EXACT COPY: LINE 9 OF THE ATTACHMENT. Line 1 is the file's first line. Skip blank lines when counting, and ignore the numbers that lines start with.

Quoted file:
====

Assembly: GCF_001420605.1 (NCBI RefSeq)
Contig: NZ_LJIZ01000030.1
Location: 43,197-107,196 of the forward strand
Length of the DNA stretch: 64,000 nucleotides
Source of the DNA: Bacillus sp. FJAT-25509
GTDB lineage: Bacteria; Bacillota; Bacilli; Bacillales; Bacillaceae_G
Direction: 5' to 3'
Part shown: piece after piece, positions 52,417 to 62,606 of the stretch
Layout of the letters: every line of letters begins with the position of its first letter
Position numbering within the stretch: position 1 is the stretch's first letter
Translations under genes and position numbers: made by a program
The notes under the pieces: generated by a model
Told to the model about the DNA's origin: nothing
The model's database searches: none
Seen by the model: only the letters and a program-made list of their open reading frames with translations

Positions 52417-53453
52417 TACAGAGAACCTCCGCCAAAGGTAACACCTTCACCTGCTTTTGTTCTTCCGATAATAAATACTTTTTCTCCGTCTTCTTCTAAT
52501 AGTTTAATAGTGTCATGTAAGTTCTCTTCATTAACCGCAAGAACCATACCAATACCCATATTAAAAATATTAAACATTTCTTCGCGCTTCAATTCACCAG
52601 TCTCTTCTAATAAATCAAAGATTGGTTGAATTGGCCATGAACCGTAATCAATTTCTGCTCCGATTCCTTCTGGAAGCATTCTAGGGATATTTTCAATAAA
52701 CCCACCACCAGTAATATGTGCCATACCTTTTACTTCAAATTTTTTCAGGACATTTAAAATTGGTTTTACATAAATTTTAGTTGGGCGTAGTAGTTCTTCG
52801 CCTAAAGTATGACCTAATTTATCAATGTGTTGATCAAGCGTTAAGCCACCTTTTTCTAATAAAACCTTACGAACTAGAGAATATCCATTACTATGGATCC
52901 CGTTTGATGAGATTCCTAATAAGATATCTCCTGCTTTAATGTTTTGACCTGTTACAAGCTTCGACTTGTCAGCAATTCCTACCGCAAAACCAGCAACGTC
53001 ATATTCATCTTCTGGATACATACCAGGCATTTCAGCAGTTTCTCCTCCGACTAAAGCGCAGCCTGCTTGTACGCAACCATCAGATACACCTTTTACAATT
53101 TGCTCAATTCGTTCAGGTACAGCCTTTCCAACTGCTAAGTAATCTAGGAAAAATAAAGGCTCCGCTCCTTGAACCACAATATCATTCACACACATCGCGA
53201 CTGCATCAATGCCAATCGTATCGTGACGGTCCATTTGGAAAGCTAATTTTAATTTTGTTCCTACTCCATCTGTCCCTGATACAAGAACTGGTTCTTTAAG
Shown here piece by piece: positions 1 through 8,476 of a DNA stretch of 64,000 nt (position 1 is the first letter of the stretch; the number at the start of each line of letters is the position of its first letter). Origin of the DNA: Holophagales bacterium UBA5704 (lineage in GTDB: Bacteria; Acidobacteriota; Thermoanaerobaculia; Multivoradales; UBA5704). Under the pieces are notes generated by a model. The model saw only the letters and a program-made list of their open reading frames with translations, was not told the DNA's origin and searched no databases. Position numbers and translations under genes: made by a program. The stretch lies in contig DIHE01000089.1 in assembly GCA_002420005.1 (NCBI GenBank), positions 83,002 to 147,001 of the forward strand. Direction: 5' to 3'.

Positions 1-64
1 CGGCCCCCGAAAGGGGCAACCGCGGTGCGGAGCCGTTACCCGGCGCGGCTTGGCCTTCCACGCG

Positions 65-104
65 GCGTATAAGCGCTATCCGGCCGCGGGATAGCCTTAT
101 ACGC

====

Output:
Layout of the letters: every line of letters begins with the position of its first letter